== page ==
Noam Chomsky's first book on syntactic structures is one of the first serious attempts on the part of a linguist to construct within the tradition of scientific theory-construction a comprehensive theory of language which may be understood in the same sense that a chemical, biological theory is understood by experts in those fields. It is not a mere reorganization of the data into a new kind of library catalogue, nor another specualtive philosophy about the nature of man and language, but rather a rigorus explication of our intuitions about our language in terms of an overt axiom system, the theorems derivable from it, explicit results which may be compared with new data and other intuitions, all based plainly on an overt theory of the internal structure of languages; and it may well provide an opportunity for the application of explicity measures of simplicity to decide preference of one form over another form of grammar.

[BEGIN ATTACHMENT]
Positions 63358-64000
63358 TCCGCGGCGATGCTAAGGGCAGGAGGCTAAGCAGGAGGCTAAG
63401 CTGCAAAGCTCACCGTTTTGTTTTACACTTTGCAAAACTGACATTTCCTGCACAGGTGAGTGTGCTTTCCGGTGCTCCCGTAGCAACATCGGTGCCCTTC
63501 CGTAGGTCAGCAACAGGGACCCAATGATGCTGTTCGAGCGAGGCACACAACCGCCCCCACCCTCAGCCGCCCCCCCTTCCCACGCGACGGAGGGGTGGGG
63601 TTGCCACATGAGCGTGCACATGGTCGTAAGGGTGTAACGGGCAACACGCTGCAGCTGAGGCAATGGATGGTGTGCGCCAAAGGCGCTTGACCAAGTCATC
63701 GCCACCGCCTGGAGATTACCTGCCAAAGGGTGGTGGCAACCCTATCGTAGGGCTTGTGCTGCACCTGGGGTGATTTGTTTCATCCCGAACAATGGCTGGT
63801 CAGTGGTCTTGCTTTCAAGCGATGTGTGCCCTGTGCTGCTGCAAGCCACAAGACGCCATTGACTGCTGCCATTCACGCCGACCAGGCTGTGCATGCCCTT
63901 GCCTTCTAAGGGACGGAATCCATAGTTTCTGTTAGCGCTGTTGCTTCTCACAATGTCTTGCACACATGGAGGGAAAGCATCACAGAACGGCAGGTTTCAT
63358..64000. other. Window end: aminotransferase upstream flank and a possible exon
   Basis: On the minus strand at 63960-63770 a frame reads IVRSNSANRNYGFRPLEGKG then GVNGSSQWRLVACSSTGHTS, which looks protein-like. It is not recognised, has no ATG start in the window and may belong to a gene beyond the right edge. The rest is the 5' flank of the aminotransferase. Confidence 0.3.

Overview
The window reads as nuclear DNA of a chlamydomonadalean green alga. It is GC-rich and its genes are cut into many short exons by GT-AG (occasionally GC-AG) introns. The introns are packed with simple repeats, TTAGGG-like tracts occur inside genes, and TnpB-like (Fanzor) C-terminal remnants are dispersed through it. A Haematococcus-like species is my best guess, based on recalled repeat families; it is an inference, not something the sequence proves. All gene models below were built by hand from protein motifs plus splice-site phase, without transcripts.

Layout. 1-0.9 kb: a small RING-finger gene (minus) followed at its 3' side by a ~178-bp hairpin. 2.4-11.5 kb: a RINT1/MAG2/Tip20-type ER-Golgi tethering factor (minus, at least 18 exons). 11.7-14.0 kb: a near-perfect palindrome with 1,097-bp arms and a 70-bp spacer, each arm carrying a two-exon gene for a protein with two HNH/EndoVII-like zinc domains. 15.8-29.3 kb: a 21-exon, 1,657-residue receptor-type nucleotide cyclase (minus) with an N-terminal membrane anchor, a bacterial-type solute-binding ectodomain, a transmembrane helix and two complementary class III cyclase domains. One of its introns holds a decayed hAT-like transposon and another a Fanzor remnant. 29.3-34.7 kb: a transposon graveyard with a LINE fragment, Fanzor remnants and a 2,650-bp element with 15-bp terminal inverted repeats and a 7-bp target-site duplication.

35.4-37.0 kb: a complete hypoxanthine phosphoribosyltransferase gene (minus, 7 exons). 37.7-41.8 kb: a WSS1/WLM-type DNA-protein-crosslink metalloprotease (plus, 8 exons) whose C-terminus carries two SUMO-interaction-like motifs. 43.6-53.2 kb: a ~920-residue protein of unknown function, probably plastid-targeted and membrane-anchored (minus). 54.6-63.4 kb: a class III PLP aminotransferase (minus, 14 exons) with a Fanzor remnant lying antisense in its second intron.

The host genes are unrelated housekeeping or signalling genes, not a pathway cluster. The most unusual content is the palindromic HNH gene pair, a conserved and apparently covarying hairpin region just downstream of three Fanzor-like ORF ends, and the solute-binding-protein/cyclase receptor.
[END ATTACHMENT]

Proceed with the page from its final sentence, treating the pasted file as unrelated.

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I hugely admire his work. However, the way he views language is not palpable to me. Isolating a language in great detail, in my humble opinion, would lead us to a mass of linguistic confusion. In sum, it is unputdownable in a way.
My absolute intellectual-political idol. I loved Syntatic Structure since I first read it back in the 1970s. It is a marvel of clarity and depth, combined with insight into the really important issue, which in this case is the very essence of humankind. It is hard to decide who deserves more admiration -- the revolutionary linguist-mathematician Chomsky or the Chomsky the revolutionary social critic.
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